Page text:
• Getting barangays to work



    THE barangay is the basic political unit in the country. This May, we will have the long-delayed for officials of the barangay, which is the frontline of government. If barangays work, we will have better local governance and the national government will not have to attend to matters that local government can very well take care of within their jurisdiction, such as public order and security. Alas, the barangays are now just too politicized to even do the needed work. Before, barangay officers were respected and did their jobs for free. Today, barangay captains and councilors receive salaries and benefits and wield power like kings and queens.

    The barangays were indigenous to the Philippines. They were already existing since the “16th century, when Spain found well-organized independent villages called barangay. The name barangay originated from balangay, a Malay word meaning sailboat. Marcos used to call the barangay part of Philippine participatory democracy, and most of his New Society writings praised the role of baranganic democracy in nation-building. That was then. Today, some barangays are a major source of problems since they do not perform, or worse, their officers engage in illicit activities, from illegal drugs (9,000 barangays are said to be in Duterte’s drug list) to illegal numbers game to illegal tupadas and a lot more.

    The last barangay elections were held in October 2013. So, the 42,036 barangay officials are all holdover for the past five years. You’d think they have mastered their work? You’d think our communities are made better off? Nope, barangay governance is at its worst. That explains the decay and total breakdown of local governance in Metro Manila and urban cities. While in rural Philippines, some barangays are now the fiefdom of barangay captains where the families and relatives are employees or seasonal workers. And some scholars say the training for the proverbial political ladder begins in the barangay.

    Before, it used to be the most respected in the community who are asked to consider leading the barangay. Today, “bata ni mayor” is the key requirement. Never mind the ward leader mentality for so long as they do their jobs but look at the metropolis. Traffic could be eased if at the barangay level, they go out and assist during rush hours. Garbage can be efficiently managed if they ensure that trash is not thrown just anywhere, especially in esteros and tributaries. Zoning can be effective if they do not allow commercial establishments in totally residential areas. Crimes can be prevented if they seriously do the barangay watch. Streets can be cleared of illegally parked vehicles if they ensure that residents do not just park anywhere in total disregard of the rights of neighbors. Urinating and defecating anywhere can be stopped if transients are asked to leave or be referred to the city hall for proper handling. Even children of informal settlers need to be reined in because they become pranksters and troublemakers without much guidance from parents since they roam around the streets in gangster fashion, shouting and throwing things and trashing pavements and gates. They even enter opened gates and loiter around.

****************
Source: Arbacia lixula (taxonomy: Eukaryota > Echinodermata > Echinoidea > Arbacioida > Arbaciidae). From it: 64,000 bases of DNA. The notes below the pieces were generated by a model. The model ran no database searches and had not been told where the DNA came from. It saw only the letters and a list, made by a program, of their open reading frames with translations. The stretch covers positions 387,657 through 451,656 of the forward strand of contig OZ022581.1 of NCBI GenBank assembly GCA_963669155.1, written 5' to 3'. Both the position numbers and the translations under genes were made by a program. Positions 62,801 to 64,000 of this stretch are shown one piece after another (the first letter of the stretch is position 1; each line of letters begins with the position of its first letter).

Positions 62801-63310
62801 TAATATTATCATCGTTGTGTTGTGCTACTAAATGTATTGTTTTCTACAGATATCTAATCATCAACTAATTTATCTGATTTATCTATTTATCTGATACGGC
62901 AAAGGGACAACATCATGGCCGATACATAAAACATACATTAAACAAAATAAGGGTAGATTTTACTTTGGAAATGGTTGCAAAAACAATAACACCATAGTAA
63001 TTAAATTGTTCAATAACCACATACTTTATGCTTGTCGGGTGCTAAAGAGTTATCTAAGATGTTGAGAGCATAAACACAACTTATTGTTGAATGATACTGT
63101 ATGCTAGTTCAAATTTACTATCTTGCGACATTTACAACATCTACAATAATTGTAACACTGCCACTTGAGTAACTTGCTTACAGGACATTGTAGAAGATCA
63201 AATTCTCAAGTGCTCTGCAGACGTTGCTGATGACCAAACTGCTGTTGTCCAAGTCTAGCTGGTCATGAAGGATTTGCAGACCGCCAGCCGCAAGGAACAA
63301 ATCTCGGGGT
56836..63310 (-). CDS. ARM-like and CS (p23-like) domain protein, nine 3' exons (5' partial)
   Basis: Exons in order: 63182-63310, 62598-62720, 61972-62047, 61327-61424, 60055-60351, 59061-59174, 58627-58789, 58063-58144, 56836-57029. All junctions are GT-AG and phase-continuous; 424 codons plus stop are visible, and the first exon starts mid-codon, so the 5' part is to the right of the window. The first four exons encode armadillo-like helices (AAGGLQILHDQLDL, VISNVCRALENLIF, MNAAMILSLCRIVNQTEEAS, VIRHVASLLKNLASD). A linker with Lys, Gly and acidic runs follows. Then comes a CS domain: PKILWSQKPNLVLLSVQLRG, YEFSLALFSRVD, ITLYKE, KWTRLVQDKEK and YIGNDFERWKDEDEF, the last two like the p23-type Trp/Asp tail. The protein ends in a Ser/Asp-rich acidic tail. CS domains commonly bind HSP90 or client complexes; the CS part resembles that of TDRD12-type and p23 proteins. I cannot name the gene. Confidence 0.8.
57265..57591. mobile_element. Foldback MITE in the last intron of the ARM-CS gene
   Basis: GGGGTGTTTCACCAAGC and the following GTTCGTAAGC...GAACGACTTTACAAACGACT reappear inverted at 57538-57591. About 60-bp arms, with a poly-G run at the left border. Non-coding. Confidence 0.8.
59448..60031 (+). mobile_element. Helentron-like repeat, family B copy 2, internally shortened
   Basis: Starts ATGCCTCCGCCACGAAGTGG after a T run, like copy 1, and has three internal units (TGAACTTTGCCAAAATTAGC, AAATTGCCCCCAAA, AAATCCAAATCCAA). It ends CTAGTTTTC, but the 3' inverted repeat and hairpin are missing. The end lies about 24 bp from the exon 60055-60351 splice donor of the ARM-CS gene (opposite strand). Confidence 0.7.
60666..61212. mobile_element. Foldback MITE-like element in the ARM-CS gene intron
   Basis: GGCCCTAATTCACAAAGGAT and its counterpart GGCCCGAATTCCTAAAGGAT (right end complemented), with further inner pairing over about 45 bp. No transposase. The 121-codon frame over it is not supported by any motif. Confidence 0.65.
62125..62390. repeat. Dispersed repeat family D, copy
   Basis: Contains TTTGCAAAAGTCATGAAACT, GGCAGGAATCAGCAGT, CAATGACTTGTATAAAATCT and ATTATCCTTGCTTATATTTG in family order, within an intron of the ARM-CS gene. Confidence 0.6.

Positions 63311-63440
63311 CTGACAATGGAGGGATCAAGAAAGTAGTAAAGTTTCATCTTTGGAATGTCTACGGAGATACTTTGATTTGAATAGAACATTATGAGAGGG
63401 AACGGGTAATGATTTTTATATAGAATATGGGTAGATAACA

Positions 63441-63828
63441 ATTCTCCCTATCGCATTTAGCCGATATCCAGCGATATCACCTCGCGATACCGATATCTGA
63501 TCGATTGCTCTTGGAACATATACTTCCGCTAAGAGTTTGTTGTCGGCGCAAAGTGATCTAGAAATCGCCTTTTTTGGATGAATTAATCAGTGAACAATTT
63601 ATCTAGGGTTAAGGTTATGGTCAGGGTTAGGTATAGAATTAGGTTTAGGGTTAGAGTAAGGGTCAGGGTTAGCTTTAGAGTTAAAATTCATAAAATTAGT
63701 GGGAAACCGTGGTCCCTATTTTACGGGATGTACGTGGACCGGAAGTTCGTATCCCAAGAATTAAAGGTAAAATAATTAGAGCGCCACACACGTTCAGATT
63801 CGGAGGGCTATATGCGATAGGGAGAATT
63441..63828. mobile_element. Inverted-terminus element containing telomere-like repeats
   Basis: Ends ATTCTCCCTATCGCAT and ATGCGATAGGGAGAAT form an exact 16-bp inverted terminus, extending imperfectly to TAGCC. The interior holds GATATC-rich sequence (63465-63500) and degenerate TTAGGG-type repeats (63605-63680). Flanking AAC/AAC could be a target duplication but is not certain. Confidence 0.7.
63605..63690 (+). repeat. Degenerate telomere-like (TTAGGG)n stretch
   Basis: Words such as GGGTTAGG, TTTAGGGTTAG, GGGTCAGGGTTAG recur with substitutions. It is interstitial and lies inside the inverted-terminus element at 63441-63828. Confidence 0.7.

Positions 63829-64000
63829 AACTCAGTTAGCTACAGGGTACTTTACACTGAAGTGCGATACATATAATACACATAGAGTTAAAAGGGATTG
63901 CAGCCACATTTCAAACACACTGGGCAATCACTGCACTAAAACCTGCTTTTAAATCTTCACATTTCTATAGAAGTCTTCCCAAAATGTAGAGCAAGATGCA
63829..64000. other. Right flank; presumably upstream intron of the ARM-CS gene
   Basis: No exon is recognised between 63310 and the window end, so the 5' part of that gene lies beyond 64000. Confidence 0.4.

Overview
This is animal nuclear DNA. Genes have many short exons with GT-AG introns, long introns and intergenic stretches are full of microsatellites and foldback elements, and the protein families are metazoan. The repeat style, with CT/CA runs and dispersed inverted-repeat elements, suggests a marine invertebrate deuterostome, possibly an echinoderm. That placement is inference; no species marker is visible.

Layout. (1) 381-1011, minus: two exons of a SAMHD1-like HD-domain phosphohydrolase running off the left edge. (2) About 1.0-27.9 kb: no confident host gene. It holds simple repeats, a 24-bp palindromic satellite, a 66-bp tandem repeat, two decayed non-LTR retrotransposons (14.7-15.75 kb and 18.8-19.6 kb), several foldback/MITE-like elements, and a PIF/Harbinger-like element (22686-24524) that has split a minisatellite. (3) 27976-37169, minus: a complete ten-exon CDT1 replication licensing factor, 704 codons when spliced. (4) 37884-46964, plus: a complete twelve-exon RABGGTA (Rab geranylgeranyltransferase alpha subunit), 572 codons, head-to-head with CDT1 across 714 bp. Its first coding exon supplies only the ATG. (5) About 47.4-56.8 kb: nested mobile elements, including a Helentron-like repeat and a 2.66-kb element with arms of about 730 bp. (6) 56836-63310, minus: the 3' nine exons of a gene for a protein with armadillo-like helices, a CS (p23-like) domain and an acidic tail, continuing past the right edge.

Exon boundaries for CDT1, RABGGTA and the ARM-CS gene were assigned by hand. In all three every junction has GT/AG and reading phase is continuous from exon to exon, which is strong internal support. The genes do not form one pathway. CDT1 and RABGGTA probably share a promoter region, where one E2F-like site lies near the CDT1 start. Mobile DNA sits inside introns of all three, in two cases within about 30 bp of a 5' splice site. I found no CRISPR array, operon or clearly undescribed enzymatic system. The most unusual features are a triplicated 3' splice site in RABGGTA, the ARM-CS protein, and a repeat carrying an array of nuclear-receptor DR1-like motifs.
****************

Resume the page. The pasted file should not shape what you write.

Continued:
That’s how it is in Barangay St. Peter, Quezon City. When a neighbor was complained against by long time residents of more than 50 years, for illegally parked vehicles, the barangay captain, instead of convening the lupong tagapagganap, took the side of the person being complained against. He asked that a homeowners group be set up to deal with the problem and that was his solution, truly a political approach. The subject of the complaint continues to this day to park his non-working vehicles though he has a garage, which he rents out. He tells the complaining neighbors: “Pag-aari mo ba ang kalsada?” He has also placed a cage of fighting cocks, geese and chicken outside the garage by the curbside, thereby affecting the ingress and egress of the next-door neighbor.

    Then a family renting an apartment in the area decided to have a sari-sari store and a vehicle repair service in front of their unit. Just like that. This is a residential area mind you. The repairman uses the whole street as his repair area doing audio, vehicle horn and tint repair, and throwing in wild abandon all the trash that comes with it. Worst, he will switch on the vehicle speakers in loud decibels during siesta time or test the vehicle horn. And you cannot stop it because he claims to be from the area. How can people just open shop without barangay permits? And seriously impair the rights of neighbors?

    May 14 is the date for barangay elections. If you want to change the way things are in your barangay, kick out your barangay captain and infuse new blood in the barangay councils. You have that power, use it wisely. Get your voices heard. Yes, it is non-partisan event but it is often violated because local chief executives want their own elected. Remember, they are now paid and they are our servants. Drill that into them. If grassroots democracy is to flourish, we need to cut out clan politics. You want to help Digong pursue political reform and clean our political stables, let us put in our barangays proactive individuals, problem solvers, strict implementors of laws so that frontline services can be made a lot better. Then we can say we have started the long delayed political revolution in our time.


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